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Hurricanes in the Atlantic and Caribbean oceans will grow more than twice as powerful and damaging as ocean temperatures rise from global warming, a new study says.
Warming seas could produce more rainfall and far more destructive storm surges of water along the ocean shorelines in the next 50 to 100 years, said the study by U.S. scientists published this week in the journal Geophysical Research Letters.
“It could affect the entire Atlantic coast,” said William Lau, a co-author and research associate at the University of Maryland’s Earth System Science Interdisciplinary Center.
Simulation showed future storms with as much as 180 percent more rain than what occurred during Superstorm Sandy, which heavily damaged the Northeastern United States in 2012, he said.
“The rainfall itself is probably way out in the ocean, but the storm surge would be catastrophic,” he said.
In 2012, Sandy killed 159 people and inflicted $71 billion in damage as it battered the U.S. coast, especially in the states of New Jersey and New York. Nearly 200,000 households obtained emergency government assistance, and rebuilding remains stalled in some areas.
Simulating weather patterns with higher ocean temperatures rising due to global warming, the study found future hurricanes could generate forces 50 to 160 percent more destructive than Sandy.
Beach resorts in Mexico continue to deal with the intrusive Sargasso problem that has left nearly all of its pristine beaches under a thick layer of the brown seaweed.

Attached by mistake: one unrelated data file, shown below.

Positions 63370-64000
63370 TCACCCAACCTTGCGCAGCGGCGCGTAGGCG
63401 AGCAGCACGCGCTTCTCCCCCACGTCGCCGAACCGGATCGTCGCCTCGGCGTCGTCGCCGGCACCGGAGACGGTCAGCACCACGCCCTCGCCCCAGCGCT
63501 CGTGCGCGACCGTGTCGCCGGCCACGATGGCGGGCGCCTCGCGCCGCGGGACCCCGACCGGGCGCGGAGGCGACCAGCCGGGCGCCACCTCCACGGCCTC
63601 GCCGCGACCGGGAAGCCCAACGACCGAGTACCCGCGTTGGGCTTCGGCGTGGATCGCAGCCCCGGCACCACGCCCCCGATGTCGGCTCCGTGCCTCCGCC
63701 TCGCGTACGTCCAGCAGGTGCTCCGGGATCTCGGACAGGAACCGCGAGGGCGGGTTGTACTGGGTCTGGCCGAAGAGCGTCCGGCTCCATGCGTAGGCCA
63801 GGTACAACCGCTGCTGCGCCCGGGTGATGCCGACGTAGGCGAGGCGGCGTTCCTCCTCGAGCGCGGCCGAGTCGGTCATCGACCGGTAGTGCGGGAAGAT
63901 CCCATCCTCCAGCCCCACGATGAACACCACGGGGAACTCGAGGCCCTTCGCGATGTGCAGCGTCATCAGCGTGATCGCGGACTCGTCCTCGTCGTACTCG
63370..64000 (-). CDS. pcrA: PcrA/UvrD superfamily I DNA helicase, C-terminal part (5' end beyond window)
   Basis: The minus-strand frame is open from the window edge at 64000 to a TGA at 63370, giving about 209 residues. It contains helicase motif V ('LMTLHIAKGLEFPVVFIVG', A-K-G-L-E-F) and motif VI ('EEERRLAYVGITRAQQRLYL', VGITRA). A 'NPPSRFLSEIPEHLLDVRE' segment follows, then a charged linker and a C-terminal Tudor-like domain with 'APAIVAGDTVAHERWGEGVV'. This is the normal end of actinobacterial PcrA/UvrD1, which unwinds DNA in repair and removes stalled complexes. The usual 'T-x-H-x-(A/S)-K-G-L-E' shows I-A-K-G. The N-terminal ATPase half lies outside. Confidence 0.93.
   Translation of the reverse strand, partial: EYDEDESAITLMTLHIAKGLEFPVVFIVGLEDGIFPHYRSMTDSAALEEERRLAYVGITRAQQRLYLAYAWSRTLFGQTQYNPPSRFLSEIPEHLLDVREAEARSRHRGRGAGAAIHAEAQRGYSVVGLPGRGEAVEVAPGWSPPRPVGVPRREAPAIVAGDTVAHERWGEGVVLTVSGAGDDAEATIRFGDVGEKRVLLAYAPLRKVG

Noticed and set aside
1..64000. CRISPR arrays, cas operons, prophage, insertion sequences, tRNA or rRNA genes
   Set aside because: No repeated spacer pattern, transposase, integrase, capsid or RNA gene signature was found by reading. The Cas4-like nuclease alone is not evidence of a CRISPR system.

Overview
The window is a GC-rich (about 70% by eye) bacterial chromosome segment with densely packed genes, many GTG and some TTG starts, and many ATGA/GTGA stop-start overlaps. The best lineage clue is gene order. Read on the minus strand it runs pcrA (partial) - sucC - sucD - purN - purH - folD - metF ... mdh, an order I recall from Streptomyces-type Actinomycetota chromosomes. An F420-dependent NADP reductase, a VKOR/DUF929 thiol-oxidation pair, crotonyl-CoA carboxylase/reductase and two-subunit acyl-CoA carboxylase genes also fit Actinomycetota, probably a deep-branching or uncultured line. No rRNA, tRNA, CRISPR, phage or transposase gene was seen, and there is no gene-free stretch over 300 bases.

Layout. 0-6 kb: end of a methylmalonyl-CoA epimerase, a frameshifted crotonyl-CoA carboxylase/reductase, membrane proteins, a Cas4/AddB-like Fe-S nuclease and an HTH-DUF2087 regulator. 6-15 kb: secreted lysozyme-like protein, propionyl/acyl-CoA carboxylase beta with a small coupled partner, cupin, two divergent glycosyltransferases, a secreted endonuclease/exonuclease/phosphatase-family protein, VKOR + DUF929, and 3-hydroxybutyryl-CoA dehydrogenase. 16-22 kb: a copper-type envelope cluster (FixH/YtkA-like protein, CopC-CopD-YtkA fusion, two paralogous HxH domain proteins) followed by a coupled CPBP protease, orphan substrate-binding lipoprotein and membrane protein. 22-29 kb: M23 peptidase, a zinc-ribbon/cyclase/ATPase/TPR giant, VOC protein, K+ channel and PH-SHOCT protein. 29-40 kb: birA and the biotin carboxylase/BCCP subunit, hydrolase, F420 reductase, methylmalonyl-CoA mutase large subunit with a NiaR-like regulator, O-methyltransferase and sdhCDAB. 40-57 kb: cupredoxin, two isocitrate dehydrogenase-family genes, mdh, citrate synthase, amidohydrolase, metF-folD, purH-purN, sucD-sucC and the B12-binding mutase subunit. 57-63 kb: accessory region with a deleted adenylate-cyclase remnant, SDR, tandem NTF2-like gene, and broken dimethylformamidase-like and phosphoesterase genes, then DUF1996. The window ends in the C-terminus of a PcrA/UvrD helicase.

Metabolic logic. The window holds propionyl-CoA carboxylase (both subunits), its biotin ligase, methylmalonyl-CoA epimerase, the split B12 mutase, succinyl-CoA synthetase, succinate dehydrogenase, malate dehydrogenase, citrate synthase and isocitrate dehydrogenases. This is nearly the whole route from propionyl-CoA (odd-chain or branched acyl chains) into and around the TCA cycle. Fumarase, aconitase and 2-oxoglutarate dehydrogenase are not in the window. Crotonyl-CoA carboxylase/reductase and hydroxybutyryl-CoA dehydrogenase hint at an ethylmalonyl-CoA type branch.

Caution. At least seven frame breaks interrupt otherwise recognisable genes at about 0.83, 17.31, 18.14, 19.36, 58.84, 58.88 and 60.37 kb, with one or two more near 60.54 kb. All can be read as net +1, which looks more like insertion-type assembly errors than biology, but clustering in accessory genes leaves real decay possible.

There has been an estimated 90 tons of sargassum algae washed up on Cancun’s beaches causing some tourists to cancel their sunny beach vacations. Mexican authorities are doing their best to deal with the issue, having recruited hundreds of diggers and machinery to clear the beaches.
The problem is not only along the Mexican coast though.
Since May, the seaweed has hit nearly every part of the Caribbean, causing major headaches from Texas all the way to the island of Tobago in the south Caribbean.
Scientists say that the seaweed is an important part of the coastal eco-system and explain that it plays an important role in beach nourishment. They also say that they have associated the massive quantities of this year’s seaweed in the Caribbean region with higher than normal temperatures and low winds, two elements that influence ocean currents.
Sargassum is a floating algae that circulates through the Gulf of Mexico and North Atlantic where it forms the nearly 2 million-square-kilometer Sargasso Sea.
It is common for the seaweed to wash up on beaches in the Gulf, southern US Atlantic coast and northern Caribbean during the spring and summer months.
In 2011, however, the unwanted seaweed began showing up in unprecedented amounts, often in places it had never been seen before.
One example is a three-mile stretch of beach on Galveston Island, Texas where, over a 24-hour period, scientists recorded more than 8,400 tons of it. That occurred in a single day in May 2014.
Jim Franks, a senior research scientist at the University of Southern Mississippi’s Gulf Coast Research Laboratory, reports that the seaweed is showing up in areas where before, it had been seen only rarely or not all. He says that circulation patterns in the equatorial Atlantic even carried mats to Africa for the first time. Satellite data suggest the amount of sargassum in the Gulf of Mexico, Caribbean and Atlantic may hit an all-time high in 2015.